It’s the beginning of July, and for those of us in the southern hemisphere it signals the advent of button-up winter-chill weather. And while there are some of us that are happy about it (hi, my name is Jorge and I love the winter), we understand that not everybody appreciates having to pile on layer after layer of clothes just to approach some semblance of normality as we brave the unforgiving outdoors.
A few months ago, in the midst of the blistering Buenos Aires heat, we gave you a playlist of ten songs to stay chilly with. Now we are once again turning to the power of music to alter our perception of our surroundings and transport us to warm, toasty climates. Here is our selection of ten songs to stay warm with in these chilly winter months.
Marilina Bertoldi – “O No?”
Marilina Bertoldi caused a seismic shift with last year’s album Prender Un Fuego, a truly staggering collection of fiery rock songs featuring her trademark sneering delivery. Its first track “O No?” is the match that sets it all ablaze, a slow-burn of an opening jam that’s confrontational and direct. Punctuated by Bertoldi’s wordless vocalizations, the track is fire-and-brimstone defiance, a send-off of strangled guitar chords and barely-contained anger.
The Thermals – “A Stare Like Yours”
Let’s get it out of the way: yes, thermal is an adjective related to heat. It’s entirely possible that this fact was a subconscious factor when determining which songs to pick for this list. Having acknowledged this, we can move on to talking about how this Portland three-piece made an entire career out of overdriven power chords that practically give off heat. And though their career was filled with catchy, anthemic tunes, they never made anything quite as good as “A Stare Like Yours”, from 2004’s Fuckin A.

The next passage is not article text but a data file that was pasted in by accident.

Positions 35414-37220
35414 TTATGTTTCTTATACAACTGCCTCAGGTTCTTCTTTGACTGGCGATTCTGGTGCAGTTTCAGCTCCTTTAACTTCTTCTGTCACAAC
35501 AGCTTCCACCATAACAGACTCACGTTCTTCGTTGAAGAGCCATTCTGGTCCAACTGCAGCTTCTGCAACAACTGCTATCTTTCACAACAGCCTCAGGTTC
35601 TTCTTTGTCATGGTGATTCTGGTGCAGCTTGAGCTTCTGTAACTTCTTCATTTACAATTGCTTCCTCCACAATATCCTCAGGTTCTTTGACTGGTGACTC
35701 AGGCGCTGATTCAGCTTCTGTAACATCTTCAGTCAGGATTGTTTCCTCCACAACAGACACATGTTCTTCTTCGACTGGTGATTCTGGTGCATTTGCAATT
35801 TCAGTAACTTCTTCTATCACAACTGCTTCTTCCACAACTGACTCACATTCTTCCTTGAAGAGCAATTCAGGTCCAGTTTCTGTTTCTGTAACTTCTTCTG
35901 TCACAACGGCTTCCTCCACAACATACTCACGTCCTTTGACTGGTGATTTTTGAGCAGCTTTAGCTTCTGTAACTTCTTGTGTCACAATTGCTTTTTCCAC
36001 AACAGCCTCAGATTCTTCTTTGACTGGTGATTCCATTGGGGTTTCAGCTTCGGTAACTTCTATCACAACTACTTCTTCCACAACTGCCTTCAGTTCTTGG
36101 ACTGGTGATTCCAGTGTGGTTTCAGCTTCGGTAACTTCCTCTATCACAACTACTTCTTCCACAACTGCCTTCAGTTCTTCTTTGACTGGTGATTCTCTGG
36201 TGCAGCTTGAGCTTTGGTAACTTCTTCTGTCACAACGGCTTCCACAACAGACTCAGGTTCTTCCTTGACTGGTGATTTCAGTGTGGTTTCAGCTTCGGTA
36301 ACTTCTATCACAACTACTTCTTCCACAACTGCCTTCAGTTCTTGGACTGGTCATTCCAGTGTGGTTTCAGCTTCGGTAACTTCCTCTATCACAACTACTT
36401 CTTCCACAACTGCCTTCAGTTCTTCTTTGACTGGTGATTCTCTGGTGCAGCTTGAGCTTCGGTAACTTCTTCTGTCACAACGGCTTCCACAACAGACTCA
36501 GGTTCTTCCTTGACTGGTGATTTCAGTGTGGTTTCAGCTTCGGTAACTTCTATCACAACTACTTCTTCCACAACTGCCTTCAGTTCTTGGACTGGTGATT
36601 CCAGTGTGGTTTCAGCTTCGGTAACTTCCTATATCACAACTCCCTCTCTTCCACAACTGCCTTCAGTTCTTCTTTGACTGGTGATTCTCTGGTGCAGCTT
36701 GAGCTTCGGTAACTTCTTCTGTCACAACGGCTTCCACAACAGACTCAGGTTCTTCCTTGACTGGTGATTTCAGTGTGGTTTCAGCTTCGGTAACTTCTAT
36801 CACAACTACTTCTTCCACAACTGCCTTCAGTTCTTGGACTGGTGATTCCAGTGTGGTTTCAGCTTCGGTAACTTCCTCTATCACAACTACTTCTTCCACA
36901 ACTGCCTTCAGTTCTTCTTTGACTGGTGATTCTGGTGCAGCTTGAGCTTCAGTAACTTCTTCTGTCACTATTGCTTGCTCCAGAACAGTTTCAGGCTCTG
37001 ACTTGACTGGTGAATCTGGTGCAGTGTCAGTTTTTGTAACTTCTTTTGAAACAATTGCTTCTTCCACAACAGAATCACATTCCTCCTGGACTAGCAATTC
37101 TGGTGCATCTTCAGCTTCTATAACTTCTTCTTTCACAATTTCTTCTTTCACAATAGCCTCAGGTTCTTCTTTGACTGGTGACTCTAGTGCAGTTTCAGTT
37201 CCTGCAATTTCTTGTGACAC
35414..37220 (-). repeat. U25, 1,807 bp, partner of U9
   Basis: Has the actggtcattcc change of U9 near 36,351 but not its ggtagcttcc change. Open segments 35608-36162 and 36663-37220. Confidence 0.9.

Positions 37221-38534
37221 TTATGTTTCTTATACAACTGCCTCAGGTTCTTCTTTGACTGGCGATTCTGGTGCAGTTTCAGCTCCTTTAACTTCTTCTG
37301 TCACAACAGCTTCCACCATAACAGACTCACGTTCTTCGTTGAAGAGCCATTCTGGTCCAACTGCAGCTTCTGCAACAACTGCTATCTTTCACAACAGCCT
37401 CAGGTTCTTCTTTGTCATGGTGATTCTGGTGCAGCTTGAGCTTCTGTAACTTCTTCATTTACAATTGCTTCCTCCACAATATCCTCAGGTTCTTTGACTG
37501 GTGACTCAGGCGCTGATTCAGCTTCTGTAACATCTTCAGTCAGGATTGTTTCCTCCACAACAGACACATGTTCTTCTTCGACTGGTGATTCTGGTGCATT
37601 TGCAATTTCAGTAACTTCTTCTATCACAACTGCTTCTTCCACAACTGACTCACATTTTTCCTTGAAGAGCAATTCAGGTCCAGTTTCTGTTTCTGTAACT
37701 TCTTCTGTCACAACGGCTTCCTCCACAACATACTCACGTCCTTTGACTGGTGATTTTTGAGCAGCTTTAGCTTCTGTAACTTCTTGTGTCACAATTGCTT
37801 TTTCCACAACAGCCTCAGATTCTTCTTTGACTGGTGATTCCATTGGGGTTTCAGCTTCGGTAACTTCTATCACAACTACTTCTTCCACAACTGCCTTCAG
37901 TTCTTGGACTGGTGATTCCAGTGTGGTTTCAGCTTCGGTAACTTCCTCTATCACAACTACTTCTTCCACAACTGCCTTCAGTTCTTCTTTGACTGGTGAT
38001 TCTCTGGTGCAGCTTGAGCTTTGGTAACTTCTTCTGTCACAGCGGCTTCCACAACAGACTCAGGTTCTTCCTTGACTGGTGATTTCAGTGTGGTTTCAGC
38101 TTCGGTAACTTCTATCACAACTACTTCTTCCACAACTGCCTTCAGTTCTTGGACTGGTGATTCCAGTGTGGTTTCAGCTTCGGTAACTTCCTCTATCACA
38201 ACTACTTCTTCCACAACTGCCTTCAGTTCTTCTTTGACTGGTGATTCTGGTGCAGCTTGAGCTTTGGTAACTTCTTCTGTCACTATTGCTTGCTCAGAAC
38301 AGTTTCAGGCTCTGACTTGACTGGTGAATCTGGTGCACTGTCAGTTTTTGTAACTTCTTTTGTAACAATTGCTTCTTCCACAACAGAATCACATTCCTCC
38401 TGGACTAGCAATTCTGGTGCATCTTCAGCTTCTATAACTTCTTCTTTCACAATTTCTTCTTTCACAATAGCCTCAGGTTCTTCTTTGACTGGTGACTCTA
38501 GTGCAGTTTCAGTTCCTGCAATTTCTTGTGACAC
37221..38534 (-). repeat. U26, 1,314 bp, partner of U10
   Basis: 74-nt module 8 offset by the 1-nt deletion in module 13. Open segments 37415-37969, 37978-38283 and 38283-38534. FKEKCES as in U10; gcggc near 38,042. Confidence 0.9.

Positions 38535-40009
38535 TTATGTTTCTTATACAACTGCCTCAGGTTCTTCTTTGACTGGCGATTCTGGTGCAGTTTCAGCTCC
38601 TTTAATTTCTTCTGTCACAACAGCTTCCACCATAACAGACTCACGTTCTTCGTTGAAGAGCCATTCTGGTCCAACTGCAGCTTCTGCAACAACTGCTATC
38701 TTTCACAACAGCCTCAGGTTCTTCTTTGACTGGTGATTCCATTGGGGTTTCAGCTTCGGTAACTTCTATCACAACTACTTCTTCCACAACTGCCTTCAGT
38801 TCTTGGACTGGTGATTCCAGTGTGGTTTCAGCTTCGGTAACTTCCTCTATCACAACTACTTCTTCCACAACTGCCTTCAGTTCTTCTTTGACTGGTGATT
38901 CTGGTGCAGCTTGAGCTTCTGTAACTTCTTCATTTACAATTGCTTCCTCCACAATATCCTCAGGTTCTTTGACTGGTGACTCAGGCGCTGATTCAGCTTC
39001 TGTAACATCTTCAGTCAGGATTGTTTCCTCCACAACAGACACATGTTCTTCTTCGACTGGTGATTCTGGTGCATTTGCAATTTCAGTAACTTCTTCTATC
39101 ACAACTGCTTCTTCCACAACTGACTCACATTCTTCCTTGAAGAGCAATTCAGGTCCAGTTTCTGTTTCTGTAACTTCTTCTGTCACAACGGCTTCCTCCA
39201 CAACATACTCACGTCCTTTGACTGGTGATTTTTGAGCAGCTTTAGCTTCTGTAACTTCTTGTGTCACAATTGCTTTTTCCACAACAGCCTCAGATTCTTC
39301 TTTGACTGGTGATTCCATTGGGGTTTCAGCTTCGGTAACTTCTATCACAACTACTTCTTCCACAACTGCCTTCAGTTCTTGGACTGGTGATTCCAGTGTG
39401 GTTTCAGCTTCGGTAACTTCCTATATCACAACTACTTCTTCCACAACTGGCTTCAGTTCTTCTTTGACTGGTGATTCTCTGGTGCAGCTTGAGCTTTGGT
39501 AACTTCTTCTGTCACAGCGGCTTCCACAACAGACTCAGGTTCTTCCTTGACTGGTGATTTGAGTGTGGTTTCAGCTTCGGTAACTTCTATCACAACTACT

MUGRE – “No Te Perdono”
True, we’ve already featured this song as part of June’s Monthly Music Roundup, but we’re just really into it. The power-pop power-trio of Jazmin Esquivel, Sofía Malagrino and Mariana Michi burst into the scene with an EP last year, and “No Te Perdono” is the first single off of their upcoming full-length debut album. It has everything you could ever want in a summery tune: handclaps, a spoken-word section (in German, no less), vocal harmonies, and lyrics about telling someone to go screw themselves. It doesn’t get any more summery than that.
Baroness – “Throw Me An Anchor”
Here’s a good example of a band that actually made this post’s premise come true in real life, as just a couple of weeks ago the mighty Baroness turned the Buenos Aires winter into a hot, sweaty mosh pit with their show in Uniclub. One of the heaviest tracks from their new album Gold & Grey, “Throw Me An Anchor” is all about the red-hot fuzz of insanely loud guitars, drums mixed past the point of distortion, and a driving bassline that propels the lurching beast forward. Be sure to check out our interview with drummer Sebastian Thomson.
Illya Kuryaki & The Valderramas – “Jennifer Del Estero”